How many species inhabit our immediate surroundings? A straightforward collection technique suitable for answering this question is known to anyone who has ever driven a car at highway speeds.
The most prominent difference between the two trips is in the number of reads identified with green plants (Viridiplantae): 10,242 in trip A versus 612 in trip B. It is unlikely that a two orders of magnitude difference reflects a genuine variation in species abundance of such a ubiquitous taxonomic group between the two trips. Because during each trip we collected two samples (left and right sides of the vehicle; see Methods) we were able to trace the majority (9317) of Viridiplantae reads to the left subsample. The most likely explanation for this overabundance is that a piece of plant material (e.g., a leaf or stem fragment) adhered to the collection surface.
The list included unexpected entries such as the genus Homo even though the two trips were uneventful. Such matches are likely caused by road debris (which often includes roadkill) adhering to the collecting tape. Because few entries in NT and WGS databases are derived from, say, white-tailed deer (Odocoileus virginianus, a prevalent large mammal roadkill in the northeastern United States), reads truly representing this speces are more likely to match abundant human sequences.
This is why our objective was to build a complete pipeline for homology-based taxonomic labeling of metagenomic reads that was self-contained and guided the user from data acquistion and QC, to database searches, and finally, actual metagenomic analyses. We demonstrate that the classification performance of our solution is on par with currently available applications...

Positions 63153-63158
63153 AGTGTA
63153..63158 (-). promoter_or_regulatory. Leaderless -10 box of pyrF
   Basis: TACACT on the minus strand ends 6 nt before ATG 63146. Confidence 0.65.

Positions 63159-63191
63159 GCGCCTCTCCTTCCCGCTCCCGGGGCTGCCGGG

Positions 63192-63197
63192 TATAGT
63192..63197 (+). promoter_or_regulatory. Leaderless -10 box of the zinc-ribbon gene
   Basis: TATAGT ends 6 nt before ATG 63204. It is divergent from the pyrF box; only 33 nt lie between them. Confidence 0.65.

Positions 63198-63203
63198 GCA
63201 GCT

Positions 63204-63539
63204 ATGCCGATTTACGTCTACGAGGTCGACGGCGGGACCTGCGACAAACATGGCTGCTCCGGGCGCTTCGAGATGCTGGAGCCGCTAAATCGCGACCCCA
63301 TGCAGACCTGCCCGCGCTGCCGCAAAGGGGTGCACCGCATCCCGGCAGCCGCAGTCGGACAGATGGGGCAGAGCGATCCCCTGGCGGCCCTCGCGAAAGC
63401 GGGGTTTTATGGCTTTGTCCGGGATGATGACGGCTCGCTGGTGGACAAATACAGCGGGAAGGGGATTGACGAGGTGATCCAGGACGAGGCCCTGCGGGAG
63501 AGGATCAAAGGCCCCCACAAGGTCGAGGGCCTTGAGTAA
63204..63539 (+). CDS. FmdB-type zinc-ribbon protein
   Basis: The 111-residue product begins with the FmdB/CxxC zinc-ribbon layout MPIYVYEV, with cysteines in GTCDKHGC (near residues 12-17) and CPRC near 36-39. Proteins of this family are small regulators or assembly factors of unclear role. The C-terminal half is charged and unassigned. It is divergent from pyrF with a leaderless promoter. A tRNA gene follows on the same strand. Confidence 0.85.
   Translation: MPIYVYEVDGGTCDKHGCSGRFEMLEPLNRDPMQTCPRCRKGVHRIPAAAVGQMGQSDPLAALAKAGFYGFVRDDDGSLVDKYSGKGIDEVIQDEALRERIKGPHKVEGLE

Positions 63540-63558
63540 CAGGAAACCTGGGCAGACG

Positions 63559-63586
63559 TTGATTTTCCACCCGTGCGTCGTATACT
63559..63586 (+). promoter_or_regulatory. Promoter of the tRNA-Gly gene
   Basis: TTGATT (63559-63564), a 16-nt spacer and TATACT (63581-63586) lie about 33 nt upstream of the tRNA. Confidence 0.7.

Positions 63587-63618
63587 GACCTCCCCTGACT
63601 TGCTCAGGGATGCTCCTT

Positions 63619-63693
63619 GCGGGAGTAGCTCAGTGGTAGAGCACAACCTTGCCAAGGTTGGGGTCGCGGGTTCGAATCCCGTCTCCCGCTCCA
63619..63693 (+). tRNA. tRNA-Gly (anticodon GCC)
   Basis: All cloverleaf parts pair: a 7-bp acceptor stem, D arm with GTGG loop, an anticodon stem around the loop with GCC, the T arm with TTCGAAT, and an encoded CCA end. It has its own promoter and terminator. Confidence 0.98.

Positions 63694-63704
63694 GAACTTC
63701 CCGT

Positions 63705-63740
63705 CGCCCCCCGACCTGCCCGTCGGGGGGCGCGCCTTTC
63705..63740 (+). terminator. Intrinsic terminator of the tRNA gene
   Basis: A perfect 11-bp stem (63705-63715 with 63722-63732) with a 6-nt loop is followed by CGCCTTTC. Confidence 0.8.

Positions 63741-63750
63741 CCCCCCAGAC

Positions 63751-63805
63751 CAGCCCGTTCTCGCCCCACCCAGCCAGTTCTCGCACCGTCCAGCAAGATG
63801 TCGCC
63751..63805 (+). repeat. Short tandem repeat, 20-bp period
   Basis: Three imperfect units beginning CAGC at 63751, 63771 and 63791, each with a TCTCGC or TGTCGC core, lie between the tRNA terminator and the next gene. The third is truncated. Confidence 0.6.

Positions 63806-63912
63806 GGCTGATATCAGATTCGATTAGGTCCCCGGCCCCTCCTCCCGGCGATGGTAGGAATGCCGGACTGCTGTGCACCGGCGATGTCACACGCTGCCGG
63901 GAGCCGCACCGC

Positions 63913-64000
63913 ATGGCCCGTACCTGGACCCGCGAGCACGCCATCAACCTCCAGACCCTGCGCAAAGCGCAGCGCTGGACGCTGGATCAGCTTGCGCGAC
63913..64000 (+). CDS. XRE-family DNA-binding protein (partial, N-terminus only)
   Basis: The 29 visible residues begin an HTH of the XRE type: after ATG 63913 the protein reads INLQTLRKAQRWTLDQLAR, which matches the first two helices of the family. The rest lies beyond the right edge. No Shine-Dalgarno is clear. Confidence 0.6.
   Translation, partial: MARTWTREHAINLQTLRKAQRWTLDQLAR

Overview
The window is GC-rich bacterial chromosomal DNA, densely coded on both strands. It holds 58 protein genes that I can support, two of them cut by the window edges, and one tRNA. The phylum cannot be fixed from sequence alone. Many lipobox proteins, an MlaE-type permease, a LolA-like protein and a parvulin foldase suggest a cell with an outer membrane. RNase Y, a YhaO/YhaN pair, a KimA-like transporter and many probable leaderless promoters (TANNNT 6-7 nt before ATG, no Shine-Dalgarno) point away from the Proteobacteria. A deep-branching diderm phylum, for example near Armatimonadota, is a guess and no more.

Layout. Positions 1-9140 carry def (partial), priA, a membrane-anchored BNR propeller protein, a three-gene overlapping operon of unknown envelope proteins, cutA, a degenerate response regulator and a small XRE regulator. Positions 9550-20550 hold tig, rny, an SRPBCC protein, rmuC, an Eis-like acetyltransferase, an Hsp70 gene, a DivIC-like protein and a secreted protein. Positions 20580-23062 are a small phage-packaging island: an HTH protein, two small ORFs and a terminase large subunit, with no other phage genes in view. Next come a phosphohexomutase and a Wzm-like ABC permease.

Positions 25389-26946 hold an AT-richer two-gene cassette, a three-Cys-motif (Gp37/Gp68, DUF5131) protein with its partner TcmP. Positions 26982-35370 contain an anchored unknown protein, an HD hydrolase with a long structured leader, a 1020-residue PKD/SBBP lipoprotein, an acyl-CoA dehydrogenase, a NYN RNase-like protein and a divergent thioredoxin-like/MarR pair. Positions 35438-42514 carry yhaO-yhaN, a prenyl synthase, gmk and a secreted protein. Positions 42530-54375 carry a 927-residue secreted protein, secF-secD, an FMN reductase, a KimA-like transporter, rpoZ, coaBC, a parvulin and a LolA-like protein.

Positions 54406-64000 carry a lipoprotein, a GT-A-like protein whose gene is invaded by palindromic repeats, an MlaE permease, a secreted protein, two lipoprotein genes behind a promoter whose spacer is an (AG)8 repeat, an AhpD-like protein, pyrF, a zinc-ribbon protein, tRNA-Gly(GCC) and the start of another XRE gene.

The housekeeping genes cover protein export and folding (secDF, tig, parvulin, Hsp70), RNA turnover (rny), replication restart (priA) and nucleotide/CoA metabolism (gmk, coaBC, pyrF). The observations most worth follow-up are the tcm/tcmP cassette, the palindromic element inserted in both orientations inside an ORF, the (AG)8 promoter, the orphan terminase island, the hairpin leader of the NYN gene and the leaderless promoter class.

Our second goal was to perform a eukaryotic metagenomic study on the organic matter collected on an automobile's windshield. Specifically, we were interested in addressing two questions: Can one identify eukaryotic taxa from random reads generated by the next-generation sequencing technology from environmental samples? and Is it possible to contrast species abundance between geographic locations? While this pilot analysis provides positive answers to both questions, it also raises important issues and limitations.
The front bumper of a 2006 Dodge Caravan ("The Wanderer") was divided at the license plate into "left" (passenger side) and "right" (driver side), and was taped with a double-sided carpet tape. On top of the carpet tape, a 3M 5414 Water Soluble Wave Solder Tape was affixed, exposing its sticky side. The tapes were applied on June 23, 2007, at 6 am EDT in State College, Pennsylvania, and removed in tubes containing Tris EDTA buffer at 12 pm EDT in Manchester, Connecticut. New tapes were again applied in Portland, Maine, at 5 pm EDT and removed in Moncton, New Brunswick, at 12 pm EDT the following day.Note that they named the vehicle (with a pretty good name, in my opinion), and they describe "left" and "right" in opposition to the common standard among drivers - their description is based on a person standing in front of the vehicle, facing the windshield; their "left" is the vehicle's starboard side, and "right" is port. It's extremely unlikely "The Wanderer" is a right-hand-drive vehicle.
Their software is web-based and available at: www.usegalaxy.org